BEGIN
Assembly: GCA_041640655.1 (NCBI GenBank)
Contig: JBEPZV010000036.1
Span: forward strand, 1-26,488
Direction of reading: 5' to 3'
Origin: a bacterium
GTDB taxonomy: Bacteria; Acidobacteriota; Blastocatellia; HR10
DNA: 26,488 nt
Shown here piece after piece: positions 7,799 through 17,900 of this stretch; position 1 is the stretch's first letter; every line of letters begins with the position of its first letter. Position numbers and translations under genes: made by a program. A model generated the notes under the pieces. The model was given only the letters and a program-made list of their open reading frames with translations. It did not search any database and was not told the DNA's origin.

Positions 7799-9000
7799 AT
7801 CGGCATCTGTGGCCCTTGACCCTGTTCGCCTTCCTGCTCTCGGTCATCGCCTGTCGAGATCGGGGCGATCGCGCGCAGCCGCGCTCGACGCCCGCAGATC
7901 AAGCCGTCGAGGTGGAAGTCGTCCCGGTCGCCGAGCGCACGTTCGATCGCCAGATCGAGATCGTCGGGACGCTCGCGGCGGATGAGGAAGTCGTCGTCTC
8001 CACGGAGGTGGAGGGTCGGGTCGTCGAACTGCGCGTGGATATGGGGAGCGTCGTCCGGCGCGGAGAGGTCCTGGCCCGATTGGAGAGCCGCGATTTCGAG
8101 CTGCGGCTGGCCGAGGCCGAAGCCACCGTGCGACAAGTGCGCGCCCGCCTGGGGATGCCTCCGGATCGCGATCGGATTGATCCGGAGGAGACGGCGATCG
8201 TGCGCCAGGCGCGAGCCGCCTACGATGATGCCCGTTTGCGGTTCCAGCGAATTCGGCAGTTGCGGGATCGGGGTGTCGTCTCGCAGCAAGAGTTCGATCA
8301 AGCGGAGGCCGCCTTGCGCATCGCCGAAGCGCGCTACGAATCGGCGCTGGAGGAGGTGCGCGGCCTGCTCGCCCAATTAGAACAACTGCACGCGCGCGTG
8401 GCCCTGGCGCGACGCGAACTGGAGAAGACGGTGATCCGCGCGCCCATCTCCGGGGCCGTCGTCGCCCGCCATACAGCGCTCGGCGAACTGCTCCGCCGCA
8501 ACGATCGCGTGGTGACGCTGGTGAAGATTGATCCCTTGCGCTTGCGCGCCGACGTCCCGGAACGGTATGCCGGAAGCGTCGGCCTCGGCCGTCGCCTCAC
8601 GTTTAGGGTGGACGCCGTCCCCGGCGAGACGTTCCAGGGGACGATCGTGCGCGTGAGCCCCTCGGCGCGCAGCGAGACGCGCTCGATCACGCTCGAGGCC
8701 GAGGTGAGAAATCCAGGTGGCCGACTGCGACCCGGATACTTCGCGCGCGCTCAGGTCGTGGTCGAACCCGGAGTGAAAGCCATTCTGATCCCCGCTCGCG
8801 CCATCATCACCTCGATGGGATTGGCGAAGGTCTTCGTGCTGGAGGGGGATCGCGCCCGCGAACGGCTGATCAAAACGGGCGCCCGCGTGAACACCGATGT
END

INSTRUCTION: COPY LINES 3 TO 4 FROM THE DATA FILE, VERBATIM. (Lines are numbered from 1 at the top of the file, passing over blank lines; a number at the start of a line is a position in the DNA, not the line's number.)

Span: forward strand, 1-26,488
Direction of reading: 5' to 3'